Ummm, while there could be damaged files in your ~/Library folder it is more likely to be a damaged preference file. And rebuilding the ENTIRE ~/Library folder would be difficult and time consuming. Possible but a bit of a PITA...

How I would proceed would be to move the contents of the ~/Library/Preferences folder elsewhere (say, to a temp folder on your desktop. then reboot and see how things are behaving.

Once you have determined that the system itself is OK you can start with your Apps. Just launch them one at a time and see how they are doing.

Note that some Apps store serial numbers inside the preference file and you may have to re-register the software to use it.

Oddly enough this is one of the few troubleshooting steps that remains from the Classic Mac O/S.

  • First, take a backup of your system.

  • In addition to the ideas described in the answer to What programs exist to find and delete orphan files left after deleting an app?, you can use the paid app CleanMyMac 2 that has a feature to remove unused files from applications you may have trashed in the past without using an uninstaller utility.

    Quote from CleanMyMac 2 - Features:

    Delete old apps
    Instantly uninstall programs on your Mac that you no longer use along with all associated files, or remove all files that remain from previously Trashed apps.

    No more Leftovers
    If you used to uninstall applications by dragging them to Trash, then you have tons of apps leftovers! Find and remove them using CleanMyMac2.

  • After removing the orphaned files, if you still wish to redo all your application configurations like a fresh install, then take another backup of your system and delete files from ~/Library/Application Support and ~/Library/Preferences. In the case of applications that use installers (as opposed to drag and drop into /Applications or ~/Applications), you would have to run the installers again.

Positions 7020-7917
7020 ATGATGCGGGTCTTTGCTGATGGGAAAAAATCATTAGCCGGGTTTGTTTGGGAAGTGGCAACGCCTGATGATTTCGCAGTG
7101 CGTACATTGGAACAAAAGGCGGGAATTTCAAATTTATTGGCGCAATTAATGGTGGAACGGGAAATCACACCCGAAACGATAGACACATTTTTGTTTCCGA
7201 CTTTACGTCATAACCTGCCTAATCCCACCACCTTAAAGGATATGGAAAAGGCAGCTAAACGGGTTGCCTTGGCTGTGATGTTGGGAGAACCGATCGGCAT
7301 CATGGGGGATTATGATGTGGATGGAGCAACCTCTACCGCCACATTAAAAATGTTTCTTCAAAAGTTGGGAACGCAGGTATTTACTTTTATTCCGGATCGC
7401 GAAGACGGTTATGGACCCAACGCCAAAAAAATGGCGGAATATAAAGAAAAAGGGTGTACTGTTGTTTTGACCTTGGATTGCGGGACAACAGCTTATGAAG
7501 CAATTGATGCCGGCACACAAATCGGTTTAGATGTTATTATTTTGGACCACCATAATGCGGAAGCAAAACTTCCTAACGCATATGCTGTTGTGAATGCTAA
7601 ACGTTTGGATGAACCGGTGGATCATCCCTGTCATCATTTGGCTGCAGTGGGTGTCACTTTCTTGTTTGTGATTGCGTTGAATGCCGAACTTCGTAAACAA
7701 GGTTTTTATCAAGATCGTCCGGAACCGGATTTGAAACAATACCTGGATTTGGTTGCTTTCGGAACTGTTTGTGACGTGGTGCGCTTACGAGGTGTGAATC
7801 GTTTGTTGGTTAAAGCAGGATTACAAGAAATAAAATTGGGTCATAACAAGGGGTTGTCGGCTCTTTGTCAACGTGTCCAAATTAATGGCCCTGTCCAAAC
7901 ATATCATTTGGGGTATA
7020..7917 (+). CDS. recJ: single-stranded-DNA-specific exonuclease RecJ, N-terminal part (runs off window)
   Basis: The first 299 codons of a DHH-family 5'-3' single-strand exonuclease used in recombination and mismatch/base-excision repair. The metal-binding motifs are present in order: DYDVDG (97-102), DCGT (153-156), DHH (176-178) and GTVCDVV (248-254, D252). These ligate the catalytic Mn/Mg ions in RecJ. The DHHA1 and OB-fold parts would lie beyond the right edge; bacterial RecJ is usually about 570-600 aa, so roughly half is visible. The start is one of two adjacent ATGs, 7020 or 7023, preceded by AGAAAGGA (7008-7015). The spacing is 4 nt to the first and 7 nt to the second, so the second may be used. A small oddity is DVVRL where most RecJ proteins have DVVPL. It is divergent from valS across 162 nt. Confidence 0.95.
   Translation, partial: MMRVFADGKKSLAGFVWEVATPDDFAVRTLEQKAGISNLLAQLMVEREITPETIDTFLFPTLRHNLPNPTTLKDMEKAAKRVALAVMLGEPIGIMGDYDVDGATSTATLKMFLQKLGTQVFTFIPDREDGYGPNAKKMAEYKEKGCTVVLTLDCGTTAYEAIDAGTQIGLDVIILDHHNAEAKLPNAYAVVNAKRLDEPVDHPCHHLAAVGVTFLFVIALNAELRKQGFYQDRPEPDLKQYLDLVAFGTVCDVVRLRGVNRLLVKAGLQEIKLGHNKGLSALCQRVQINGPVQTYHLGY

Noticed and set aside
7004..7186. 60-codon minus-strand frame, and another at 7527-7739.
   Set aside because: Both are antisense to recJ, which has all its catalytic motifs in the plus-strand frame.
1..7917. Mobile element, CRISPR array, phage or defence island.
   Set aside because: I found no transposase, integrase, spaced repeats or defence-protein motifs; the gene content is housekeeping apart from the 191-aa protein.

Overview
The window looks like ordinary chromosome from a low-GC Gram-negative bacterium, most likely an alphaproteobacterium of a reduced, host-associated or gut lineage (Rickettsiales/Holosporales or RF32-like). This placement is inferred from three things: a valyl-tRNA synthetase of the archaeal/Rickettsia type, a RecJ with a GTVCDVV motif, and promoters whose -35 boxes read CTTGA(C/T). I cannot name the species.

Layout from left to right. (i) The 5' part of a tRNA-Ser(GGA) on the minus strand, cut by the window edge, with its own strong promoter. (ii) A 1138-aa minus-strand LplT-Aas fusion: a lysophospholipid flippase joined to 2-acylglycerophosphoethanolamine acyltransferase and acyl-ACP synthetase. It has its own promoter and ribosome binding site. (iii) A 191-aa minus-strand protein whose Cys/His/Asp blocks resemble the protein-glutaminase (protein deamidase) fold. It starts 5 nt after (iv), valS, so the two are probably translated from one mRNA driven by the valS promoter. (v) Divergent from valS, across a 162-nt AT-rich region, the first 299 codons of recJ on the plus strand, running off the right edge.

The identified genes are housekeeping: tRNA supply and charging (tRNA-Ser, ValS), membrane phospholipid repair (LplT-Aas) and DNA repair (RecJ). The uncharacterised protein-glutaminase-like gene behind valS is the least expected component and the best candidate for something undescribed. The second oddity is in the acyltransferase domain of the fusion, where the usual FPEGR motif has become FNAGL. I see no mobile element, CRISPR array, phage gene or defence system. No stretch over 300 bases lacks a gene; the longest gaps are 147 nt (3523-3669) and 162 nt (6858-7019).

Note: I have intentionally omitted /Library and the folders within it that are sometimes populated by some application installers. If that cannot be dealt with a test application, it may be risky to do it by hand.

  • How does CleanyMac deal with apps that put directories or several files in Preferences? I suspect not well so you will always be left woth some
    – mmmmmm
    Nov 7, 2013 at 9:58
  • There are several "app cleaners or uninstallers" that are available that can delete an app along with the files it has placed on the system. These apps primarily rely on the package receipts (in /Library/Receipts) to know what files have been placed in which locations by an application.
    – M K
    Nov 7, 2013 at 12:44
  • However apps can have files that are not there
    – mmmmmm
    Nov 7, 2013 at 12:46
  • Apps that do not follow standard OS X practices would, of course, be impossible to deal with through another app. They may be very difficult to deal with even manually (what if an app creates a file on first launch and never accesses it again?)
    – M K
    Nov 7, 2013 at 12:50

You must log in to answer this question.

Not the answer you're looking for? Browse other questions tagged .